A: I can totally identify. My 16-year-old daughter started her first job this summer, working at a summer camp. I’m so proud of her. She hasn’t gotten her first paycheck yet, but we have had numerous conversations about what she should do with her summer salary.
For example, we’ve told our daughter we expect her to tithe or give a tenth of her income to our church. That’s a family value we hold, and we are teaching it to our children. If this is something your family believes in, teach it to your children at a young age, so it won’t be as hard later to tithe when they are making more money.
Talk to your daughter about saving part of her pay for both short-term and long-term things she may need and want. Now is the time to get her into the habit of saving something from every dollar she earns or is given.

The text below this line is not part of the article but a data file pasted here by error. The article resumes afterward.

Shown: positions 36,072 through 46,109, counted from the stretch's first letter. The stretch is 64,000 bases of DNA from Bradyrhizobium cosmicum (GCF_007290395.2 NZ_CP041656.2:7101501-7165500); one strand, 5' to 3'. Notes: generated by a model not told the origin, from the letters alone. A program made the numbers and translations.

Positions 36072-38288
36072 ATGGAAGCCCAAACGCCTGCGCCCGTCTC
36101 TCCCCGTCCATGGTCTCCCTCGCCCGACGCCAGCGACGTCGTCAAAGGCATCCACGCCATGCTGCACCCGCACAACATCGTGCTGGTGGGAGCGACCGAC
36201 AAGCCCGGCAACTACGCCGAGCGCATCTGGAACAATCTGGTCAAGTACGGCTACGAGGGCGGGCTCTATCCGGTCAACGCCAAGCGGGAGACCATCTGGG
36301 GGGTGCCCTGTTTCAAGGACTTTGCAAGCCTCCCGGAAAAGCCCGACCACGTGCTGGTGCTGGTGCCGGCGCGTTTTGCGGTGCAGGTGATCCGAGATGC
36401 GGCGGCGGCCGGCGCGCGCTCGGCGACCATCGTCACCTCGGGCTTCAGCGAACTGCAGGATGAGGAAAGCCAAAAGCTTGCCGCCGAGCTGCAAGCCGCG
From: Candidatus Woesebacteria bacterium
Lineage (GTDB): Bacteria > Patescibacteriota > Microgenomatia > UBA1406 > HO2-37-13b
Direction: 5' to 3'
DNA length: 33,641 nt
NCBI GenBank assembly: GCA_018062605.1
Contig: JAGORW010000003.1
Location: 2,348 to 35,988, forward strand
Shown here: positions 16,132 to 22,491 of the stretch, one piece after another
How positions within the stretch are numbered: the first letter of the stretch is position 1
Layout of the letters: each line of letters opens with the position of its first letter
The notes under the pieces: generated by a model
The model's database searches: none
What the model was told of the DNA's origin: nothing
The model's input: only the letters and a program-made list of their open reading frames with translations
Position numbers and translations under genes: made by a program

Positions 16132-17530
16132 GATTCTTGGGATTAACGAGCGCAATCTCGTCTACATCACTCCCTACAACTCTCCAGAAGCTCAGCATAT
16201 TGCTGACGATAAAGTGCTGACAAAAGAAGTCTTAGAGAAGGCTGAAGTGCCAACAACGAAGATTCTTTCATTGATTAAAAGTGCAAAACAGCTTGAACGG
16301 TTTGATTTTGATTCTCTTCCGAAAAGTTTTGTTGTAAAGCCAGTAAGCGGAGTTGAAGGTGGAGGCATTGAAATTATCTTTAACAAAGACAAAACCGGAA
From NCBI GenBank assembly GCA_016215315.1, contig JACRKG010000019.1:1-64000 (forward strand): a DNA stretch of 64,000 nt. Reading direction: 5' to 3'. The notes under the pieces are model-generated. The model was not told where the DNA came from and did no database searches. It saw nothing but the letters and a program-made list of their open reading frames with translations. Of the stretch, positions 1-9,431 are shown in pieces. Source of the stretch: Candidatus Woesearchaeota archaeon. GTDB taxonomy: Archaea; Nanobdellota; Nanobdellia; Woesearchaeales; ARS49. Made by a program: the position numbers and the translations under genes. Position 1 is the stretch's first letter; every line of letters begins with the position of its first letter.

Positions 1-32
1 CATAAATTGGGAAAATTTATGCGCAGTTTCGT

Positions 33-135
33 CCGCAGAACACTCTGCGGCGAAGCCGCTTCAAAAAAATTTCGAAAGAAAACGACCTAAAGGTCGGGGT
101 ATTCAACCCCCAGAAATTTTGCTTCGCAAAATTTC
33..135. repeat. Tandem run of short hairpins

Once she gets paid, help her create a budget.
Talk about taxes. Will she need to have money taken out of her pay for taxes? The Internal Revenue Service provides tips for students starting a summer job. Here are a few of them:
• When you first start a new job, you must fill out a Form W-4, Employee’s Withholding Allowance Certificate. This form is used by employers to determine the amount of tax that will be withheld from your paycheck. If you have multiple summer jobs, make sure all your employers are withholding an adequate amount of taxes to cover your total income tax liability. To make sure your withholding is correct, use the IRS Withholding Calculator.
• Whether you are working as a waiter or a camp counselor, you may receive tips as part of your summer income. All tips you receive are taxable income and are therefore subject to federal income tax.
• Many students do odd jobs over the summer to make extra cash. Earnings you receive from self-employment—including jobs like baby-sitting and lawn mowing—are subject to income tax.
It’s your job to teach your children good money management. You don’t have to dictate how they spend or that they save every penny, but you should be providing guidance.